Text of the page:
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News and Notes   |    
Psychiatric Services 2005; doi: 10.1176/appi.ps.56.1.121
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In December Congress passed an omnibus bill finalizing appropriations for federal health spending for fiscal year 2005. The Center for Mental Health Services (CMHS), which administers the state performance partnership block grants, children's services improvement grants, and a host of best-practice grants, received a $46 million increase over fiscal year 2004 (see t1).

CMHS will also administer the new State Incentive Transformation Grants, which award critical new federal dollars to states to begin realizing the vision of the New Freedom Commission on Mental Health. A total of $20 million was appropriated by Congress for these grants—less than half of the $44 million requested in the budget submitted to Congress by President Bush. Thus an additional $24 million will be needed to fund the grants at a level consistent with the Commission's agenda without taking money from other mental health priorities. Under the President's proposed budget, 14 states could receive grants in fiscal year 2005. In anticipation, some states have already formed commissions to develop plans to restructure crumbling public mental health systems into efficient, effective, and seamless service delivery systems for adults and children.

The overall increase for the National Institutes of Health (NIH) will be about $550 million—just 2 percent more than the appropriation for fiscal year 2004. The increase is the lowest in more than a decade for NIH, which has seen increases averaging 15 percent a year since 1998, when a bipartisan effort was launched to double the NIH budget. The small 2005 increases to the budgets of NIH's many institutes and centers will fail to keep pace with the biomedical research and development price index, projected at 3.5 percent.

The World Health Organization's (WHO's) department of mental health and substance abuse has announced the release of the tenth volume in a series of 14 planned modules to enhance the development of mental health policy, planning, and services worldwide.

Like the other modules in the series, Child and Adolescent Mental Health Policies and Plans was developed by an international panel of experts to provide guidance on creating a comprehensive strategy to improve the mental health of populations by using existing resources to achieve the greatest possible benefits, providing effective services to persons in need, and assisting the reintegration of persons with mental disorders into all aspects of community life.

The aims of the latest module are to enable mental health authorities to develop and implement appropriate, evidence-based policies and plans for child and adolescent mental health; to inform responsible individuals of the unique challenges of working on behalf of these age groups; to share workable solutions to common problems; and to identify resources that offer additional tools or information.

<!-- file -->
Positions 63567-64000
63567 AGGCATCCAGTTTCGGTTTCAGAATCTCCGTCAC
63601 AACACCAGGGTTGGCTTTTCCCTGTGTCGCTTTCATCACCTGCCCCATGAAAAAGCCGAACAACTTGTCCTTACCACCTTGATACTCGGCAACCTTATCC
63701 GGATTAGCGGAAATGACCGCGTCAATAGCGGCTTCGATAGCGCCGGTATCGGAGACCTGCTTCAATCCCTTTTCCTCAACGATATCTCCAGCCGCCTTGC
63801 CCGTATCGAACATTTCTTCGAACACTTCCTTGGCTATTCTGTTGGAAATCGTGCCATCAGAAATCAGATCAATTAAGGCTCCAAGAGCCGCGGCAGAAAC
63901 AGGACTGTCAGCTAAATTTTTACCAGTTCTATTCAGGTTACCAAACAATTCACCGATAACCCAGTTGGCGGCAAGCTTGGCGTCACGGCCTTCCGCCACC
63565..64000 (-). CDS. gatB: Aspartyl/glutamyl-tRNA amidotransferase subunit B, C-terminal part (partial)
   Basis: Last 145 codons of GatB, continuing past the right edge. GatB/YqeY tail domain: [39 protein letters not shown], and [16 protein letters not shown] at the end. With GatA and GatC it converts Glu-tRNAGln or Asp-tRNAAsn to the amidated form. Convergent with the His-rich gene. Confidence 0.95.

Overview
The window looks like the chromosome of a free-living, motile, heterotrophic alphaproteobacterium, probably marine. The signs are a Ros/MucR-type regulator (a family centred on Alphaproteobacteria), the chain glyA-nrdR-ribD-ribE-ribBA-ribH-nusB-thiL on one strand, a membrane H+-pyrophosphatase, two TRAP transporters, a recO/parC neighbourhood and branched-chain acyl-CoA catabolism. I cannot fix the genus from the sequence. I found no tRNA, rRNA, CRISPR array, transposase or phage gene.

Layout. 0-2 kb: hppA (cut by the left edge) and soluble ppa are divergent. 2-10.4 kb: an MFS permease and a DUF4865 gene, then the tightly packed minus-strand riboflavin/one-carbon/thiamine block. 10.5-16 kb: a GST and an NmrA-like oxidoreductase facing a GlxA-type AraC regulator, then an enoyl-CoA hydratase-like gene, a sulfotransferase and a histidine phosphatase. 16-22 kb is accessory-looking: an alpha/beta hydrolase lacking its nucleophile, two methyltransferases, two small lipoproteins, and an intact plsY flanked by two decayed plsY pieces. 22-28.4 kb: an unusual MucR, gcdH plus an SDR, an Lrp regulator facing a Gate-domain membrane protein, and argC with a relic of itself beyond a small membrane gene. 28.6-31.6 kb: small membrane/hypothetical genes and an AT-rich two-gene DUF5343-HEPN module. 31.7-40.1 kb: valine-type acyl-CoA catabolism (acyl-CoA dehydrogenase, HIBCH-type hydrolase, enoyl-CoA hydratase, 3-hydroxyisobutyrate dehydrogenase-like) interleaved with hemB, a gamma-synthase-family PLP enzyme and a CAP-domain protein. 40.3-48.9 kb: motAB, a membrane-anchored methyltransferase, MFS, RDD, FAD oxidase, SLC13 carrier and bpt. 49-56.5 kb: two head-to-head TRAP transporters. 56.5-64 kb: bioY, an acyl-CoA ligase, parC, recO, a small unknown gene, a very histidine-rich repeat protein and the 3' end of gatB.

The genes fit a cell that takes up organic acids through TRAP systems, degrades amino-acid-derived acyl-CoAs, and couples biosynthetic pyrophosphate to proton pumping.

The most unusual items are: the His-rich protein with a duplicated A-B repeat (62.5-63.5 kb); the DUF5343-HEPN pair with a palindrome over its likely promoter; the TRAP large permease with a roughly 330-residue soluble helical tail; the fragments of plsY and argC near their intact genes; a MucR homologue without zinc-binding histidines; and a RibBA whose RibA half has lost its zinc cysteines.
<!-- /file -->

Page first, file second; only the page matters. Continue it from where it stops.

Nine other volumes have been released since the series was launched in 2003:

Mental Health Context is an introductory module that describes the current global context of mental health, including the historical context and recent developments in the understanding, treatment, and care of people with mental disorders.

Mental Health Policy, Plans, and Programmes provides practical steps for developing and implementing policies, plans, and programs.

Planning and Budgeting to Deliver Services for Mental Health presents a rational planning model to assess the needs of local populations for mental health care and planning services.

Mental Health Financing gives guidance on assessing funding mechanisms, maximizing the resource base, and making best use of funds to promote mental health reforms.

Advocacy for Mental Health draws attention to the importance of advocacy in mental health policy and service development and describes practical steps to help state and local health authorities support advocacy.

Mental Health Legislation and Human Rights provides information for the development and implementation of mental health legislation.

Organization of Services for Mental Health describes the current forms of service organization and recommends an optimal mix to organize services.

Quality Improvement for Mental Health summarizes practical steps for the improvement of the quality of mental health care.

Improving Access and Use of Psychotropic Medicines gives guidance on improving access to and use of psychotropic medications. It addresses rational selection of drugs, affordability, sustainable financing, and availability of reliable health and supply systems.

Four modules are still in development: Mental Health Information Systems, Human Resources and Training, Research and Evaluation of Policy and Services, and Workplace Mental Health Policies and Programmes.